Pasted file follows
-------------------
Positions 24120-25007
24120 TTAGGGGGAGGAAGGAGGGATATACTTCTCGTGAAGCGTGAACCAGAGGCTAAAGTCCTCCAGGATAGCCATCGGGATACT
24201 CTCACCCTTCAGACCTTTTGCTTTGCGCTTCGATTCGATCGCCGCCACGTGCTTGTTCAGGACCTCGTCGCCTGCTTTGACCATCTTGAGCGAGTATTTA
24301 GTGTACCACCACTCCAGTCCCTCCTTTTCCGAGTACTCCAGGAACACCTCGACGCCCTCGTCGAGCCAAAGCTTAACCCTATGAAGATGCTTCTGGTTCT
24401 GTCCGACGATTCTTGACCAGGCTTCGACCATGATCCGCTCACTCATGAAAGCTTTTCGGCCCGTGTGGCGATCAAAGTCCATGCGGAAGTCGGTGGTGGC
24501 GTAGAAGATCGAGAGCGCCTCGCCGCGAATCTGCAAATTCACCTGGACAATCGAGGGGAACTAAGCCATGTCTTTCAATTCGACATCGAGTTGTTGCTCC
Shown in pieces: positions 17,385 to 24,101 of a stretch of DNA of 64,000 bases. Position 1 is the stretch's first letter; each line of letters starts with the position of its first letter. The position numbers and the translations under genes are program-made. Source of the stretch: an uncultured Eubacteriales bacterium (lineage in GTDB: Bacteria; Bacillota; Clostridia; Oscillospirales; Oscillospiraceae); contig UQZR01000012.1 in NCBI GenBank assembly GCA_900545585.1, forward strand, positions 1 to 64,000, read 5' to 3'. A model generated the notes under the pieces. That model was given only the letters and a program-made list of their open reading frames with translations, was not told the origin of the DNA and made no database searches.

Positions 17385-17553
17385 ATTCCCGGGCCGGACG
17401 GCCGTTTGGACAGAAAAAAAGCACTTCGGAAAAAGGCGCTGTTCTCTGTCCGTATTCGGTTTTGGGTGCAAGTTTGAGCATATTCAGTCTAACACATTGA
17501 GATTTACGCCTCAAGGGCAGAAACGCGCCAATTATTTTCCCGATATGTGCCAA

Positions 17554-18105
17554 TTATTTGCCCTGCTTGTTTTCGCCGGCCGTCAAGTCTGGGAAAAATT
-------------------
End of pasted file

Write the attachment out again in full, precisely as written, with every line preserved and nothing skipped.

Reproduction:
Positions 24120-25007
24120 TTAGGGGGAGGAAGGAGGGATATACTTCTCGTGAAGCGTGAACCAGAGGCTAAAGTCCTCCAGGATAGCCATCGGGATACT
24201 CTCACCCTTCAGACCTTTTGCTTTGCGCTTCGATTCGATCGCCGCCACGTGCTTGTTCAGGACCTCGTCGCCTGCTTTGACCATCTTGAGCGAGTATTTA
24301 GTGTACCACCACTCCAGTCCCTCCTTTTCCGAGTACTCCAGGAACACCTCGACGCCCTCGTCGAGCCAAAGCTTAACCCTATGAAGATGCTTCTGGTTCT
24401 GTCCGACGATTCTTGACCAGGCTTCGACCATGATCCGCTCACTCATGAAAGCTTTTCGGCCCGTGTGGCGATCAAAGTCCATGCGGAAGTCGGTGGTGGC
24501 GTAGAAGATCGAGAGCGCCTCGCCGCGAATCTGCAAATTCACCTGGACAATCGAGGGGAACTAAGCCATGTCTTTCAATTCGACATCGAGTTGTTGCTCC
Shown in pieces: positions 17,385 to 24,101 of a stretch of DNA of 64,000 bases. Position 1 is the stretch's first letter; each line of letters starts with the position of its first letter. The position numbers and the translations under genes are program-made. Source of the stretch: an uncultured Eubacteriales bacterium (lineage in GTDB: Bacteria; Bacillota; Clostridia; Oscillospirales; Oscillospiraceae); contig UQZR01000012.1 in NCBI GenBank assembly GCA_900545585.1, forward strand, positions 1 to 64,000, read 5' to 3'. A model generated the notes under the pieces. That model was given only the letters and a program-made list of their open reading frames with translations, was not told the origin of the DNA and made no database searches.

Positions 17385-17553
17385 ATTCCCGGGCCGGACG
17401 GCCGTTTGGACAGAAAAAAAGCACTTCGGAAAAAGGCGCTGTTCTCTGTCCGTATTCGGTTTTGGGTGCAAGTTTGAGCATATTCAGTCTAACACATTGA
17501 GATTTACGCCTCAAGGGCAGAAACGCGCCAATTATTTTCCCGATATGTGCCAA

Positions 17554-18105
17554 TTATTTGCCCTGCTTGTTTTCGCCGGCCGTCAAGTCTGGGAAAAATT